Now, my nails are my shield. They are my physical reminder to not care about other people’s opinions. I remind myself that nail polish doesn’t really have anything to do with LGBT+ identity, or with my own. Nail polish is just nail polish. Travis McElroy, the middlest brother who inspired me in the first place, is straight. While stereotypes affect us all in the way we see the world and ourselves, we must remember that they don’t exist. ‘Nail polish is only for girls’ has no meaning when the pigment sticks itself to anyone.

Follow Rife on Instagram, Twitter and Facebook

Support more young people to have their voices heard

Rife is Watershed‘s online magazine created for young people, by young people.

We offer paid internships and publish work by young writers, photographers, illustrators, and filmmakers from all sorts of backgrounds, helping them get into creative careers. Rife has reached over 8,000 young people through our workshops, over 220 young people have made stuff for Rife on topics ranging from mental health to identity to baked beans, and last year, over 200,000 people visited our website.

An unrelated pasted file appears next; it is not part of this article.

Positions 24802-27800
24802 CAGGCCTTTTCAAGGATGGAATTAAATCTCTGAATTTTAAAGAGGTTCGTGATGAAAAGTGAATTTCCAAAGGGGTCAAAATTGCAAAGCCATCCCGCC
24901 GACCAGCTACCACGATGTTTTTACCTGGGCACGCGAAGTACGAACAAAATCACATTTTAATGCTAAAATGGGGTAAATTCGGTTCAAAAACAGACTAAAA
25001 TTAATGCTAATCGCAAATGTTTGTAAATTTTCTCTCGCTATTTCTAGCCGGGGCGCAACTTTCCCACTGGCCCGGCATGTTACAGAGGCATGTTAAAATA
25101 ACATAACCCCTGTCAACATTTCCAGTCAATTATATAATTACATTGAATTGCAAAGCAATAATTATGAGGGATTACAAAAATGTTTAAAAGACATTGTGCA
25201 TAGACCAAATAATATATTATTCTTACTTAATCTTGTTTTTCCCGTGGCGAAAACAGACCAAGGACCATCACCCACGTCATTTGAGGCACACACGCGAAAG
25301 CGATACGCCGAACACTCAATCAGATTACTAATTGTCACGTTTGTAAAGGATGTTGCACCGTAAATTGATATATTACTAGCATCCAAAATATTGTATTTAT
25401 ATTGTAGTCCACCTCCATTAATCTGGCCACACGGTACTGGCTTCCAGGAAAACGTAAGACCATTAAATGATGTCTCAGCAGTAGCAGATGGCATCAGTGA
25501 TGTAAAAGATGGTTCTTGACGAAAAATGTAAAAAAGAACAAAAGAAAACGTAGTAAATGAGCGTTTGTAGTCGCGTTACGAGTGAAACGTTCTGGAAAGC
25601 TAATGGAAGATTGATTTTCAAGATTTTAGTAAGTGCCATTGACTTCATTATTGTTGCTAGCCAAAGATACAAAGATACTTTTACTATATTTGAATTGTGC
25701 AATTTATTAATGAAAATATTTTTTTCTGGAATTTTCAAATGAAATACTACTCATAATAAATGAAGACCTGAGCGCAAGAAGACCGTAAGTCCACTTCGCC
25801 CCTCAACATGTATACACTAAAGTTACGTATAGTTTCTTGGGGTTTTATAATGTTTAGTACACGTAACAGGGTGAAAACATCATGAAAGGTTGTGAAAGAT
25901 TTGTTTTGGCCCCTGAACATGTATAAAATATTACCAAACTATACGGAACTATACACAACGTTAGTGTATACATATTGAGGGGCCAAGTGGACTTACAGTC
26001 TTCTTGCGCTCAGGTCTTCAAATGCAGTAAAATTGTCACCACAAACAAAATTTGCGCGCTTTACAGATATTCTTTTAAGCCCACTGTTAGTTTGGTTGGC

In these complex and uncertain times hearing from and supporting young people who are advocating for social change and contributing fresh perspectives has never been so important. 

Through supporting Rife you can ensure that this important work continues and that more young people have their voices heard.